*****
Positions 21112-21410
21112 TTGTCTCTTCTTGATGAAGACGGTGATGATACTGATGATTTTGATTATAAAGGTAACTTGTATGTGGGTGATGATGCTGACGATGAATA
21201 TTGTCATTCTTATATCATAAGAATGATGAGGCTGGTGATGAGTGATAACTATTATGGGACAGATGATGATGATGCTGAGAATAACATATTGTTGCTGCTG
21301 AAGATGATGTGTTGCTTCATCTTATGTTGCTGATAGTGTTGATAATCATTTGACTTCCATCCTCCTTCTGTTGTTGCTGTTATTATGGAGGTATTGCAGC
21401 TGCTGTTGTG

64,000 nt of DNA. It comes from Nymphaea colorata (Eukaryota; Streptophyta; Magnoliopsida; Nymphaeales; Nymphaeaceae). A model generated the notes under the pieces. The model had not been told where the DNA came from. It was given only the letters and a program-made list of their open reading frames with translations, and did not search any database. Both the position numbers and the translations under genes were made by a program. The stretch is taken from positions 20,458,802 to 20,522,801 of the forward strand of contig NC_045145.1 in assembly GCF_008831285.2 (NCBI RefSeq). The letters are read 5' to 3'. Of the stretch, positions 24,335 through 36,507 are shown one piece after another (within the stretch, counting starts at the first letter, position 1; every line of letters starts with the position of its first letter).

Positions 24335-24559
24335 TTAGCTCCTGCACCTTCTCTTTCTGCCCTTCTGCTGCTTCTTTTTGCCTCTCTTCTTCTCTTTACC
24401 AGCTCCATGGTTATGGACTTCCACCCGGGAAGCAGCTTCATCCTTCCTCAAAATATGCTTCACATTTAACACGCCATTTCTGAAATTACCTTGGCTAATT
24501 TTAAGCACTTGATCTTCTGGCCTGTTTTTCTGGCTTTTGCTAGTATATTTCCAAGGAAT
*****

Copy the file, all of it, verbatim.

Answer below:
Positions 21112-21410
21112 TTGTCTCTTCTTGATGAAGACGGTGATGATACTGATGATTTTGATTATAAAGGTAACTTGTATGTGGGTGATGATGCTGACGATGAATA
21201 TTGTCATTCTTATATCATAAGAATGATGAGGCTGGTGATGAGTGATAACTATTATGGGACAGATGATGATGATGCTGAGAATAACATATTGTTGCTGCTG
21301 AAGATGATGTGTTGCTTCATCTTATGTTGCTGATAGTGTTGATAATCATTTGACTTCCATCCTCCTTCTGTTGTTGCTGTTATTATGGAGGTATTGCAGC
21401 TGCTGTTGTG

64,000 nt of DNA. It comes from Nymphaea colorata (Eukaryota; Streptophyta; Magnoliopsida; Nymphaeales; Nymphaeaceae). A model generated the notes under the pieces. The model had not been told where the DNA came from. It was given only the letters and a program-made list of their open reading frames with translations, and did not search any database. Both the position numbers and the translations under genes were made by a program. The stretch is taken from positions 20,458,802 to 20,522,801 of the forward strand of contig NC_045145.1 in assembly GCF_008831285.2 (NCBI RefSeq). The letters are read 5' to 3'. Of the stretch, positions 24,335 through 36,507 are shown one piece after another (within the stretch, counting starts at the first letter, position 1; every line of letters starts with the position of its first letter).

Positions 24335-24559
24335 TTAGCTCCTGCACCTTCTCTTTCTGCCCTTCTGCTGCTTCTTTTTGCCTCTCTTCTTCTCTTTACC
24401 AGCTCCATGGTTATGGACTTCCACCCGGGAAGCAGCTTCATCCTTCCTCAAAATATGCTTCACATTTAACACGCCATTTCTGAAATTACCTTGGCTAATT
24501 TTAAGCACTTGATCTTCTGGCCTGTTTTTCTGGCTTTTGCTAGTATATTTCCAAGGAAT